Watts wound up taking his first Broadway bow in the short-lived Scandalous, which was penned by Kathie Lee Gifford. "It was wonderful to work with Kathie", " Watts explains,"and she and I remain very good friends to this day. I think she's a lovely, talented, driven woman and the story of Aimee Semple McPherson was a passion project for her.One of the challenges of the show was that the Aimee Semple McPherson story was so vast and covered so many decades that there was great difficulty in deciding what to tell. Between the earlier productions, the workshop and the out-of-town tryout in Seattle, Kathie played with and changed the story line quite a few times trying to figure out how to pare it all down to two-and-a-half hours or less. Another thing they struggled with was HOW to tell the story. There were so many different ways they tied to show it: flashbacks, monologues, sermons and beginning/middle/end story lines. Ultimately we just couldn't find the right way to do it and never found an audience. But despite the challenges and the show's eventual failure, I loved working on it, and creating new characters. "

In Watts' estimation, Scandalous featured a lot of gifted artists. "Carolee Carmello is one of the most spectacular performers I've ever worked with. and they got George Hearn to come out of retirement to do the show. He's still a good friend of mine and he's just lovely."

Most people who saw Scandalous will remember Ed Watts appearing in costumes that were virtually non existent. The actor doesn't regret it. "My parents blessed me with genes for a good physique and I take care of myself in that department. Besides, I'm realistic about it. The time will come when I'll be told to put the shirt back on. Besides, I got good notices for it."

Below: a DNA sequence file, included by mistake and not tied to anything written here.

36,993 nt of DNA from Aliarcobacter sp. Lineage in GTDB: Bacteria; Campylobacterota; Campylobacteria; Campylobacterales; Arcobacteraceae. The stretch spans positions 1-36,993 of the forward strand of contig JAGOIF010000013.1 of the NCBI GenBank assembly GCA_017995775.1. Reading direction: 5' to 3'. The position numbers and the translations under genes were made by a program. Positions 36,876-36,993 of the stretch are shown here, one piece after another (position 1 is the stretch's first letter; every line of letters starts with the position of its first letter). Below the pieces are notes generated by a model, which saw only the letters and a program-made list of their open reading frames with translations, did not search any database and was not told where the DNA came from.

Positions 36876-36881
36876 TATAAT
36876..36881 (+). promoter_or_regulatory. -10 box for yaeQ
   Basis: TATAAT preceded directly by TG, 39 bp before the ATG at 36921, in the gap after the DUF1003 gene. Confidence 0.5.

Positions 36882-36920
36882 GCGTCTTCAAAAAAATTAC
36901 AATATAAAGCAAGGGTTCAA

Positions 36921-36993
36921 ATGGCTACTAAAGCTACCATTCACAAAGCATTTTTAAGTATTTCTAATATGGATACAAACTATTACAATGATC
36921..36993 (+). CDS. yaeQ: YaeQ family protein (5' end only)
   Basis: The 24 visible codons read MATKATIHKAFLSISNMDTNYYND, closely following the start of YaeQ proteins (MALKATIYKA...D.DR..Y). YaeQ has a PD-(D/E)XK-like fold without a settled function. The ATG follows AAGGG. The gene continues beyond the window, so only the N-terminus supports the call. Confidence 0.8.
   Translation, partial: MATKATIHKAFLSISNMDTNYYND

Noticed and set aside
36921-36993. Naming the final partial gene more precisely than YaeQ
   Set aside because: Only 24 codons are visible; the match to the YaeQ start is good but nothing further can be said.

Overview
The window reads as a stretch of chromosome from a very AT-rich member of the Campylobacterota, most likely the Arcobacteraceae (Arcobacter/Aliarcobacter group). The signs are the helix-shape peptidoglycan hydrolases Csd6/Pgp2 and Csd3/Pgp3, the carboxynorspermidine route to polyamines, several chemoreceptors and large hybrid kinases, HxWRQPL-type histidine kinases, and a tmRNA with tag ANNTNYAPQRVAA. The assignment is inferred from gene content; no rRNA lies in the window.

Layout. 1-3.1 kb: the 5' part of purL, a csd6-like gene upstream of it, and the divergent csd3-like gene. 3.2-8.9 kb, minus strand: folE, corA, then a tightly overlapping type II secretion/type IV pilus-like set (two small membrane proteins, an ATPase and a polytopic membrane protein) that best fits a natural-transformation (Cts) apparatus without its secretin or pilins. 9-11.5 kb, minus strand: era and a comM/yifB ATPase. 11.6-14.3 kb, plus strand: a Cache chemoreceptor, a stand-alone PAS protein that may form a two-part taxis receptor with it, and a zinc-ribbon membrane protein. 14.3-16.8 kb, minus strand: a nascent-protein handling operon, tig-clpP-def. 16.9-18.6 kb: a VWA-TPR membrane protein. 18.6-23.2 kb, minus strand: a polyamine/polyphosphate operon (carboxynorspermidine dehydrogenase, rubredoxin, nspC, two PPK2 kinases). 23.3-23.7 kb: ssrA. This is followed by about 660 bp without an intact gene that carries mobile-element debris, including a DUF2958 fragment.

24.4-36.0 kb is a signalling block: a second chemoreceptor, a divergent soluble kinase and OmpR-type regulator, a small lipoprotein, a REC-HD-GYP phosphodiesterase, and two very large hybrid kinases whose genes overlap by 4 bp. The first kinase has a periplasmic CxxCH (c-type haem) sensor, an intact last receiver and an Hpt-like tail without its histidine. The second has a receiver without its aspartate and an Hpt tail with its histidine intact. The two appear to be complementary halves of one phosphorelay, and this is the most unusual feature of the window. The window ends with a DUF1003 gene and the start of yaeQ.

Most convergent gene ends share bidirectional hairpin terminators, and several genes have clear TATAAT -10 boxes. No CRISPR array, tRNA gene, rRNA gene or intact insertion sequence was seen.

Cheyenne Jackson's name pops up in the conversation once again as the discussion turns to the Encores! production of It's a Bird! It's a Plane! It's Superman!. Jackson had played the title role at the York Theater a few seasons earlier and was set to repeat the role for Encores! "The story I was told, " Watts recalls, " was that when Cheyenne heard they were doing Superman he called them and said he wanted to play the title role. They immediately agreed. Then the Broadway play he was in closed quicker than anyone expected and he decided to get away from New York and head to LA so he could do some work out there. He called Encores! and said he'd be out of town and wouldn't be able to do the show for them. The story I heard from Jay Binder, who was doing the casting, called the producer and director and said, 'Cheyenne's out. How about Ed Watts?' They said 'Get him right now.' I like that story, so that's the one I'm going with!"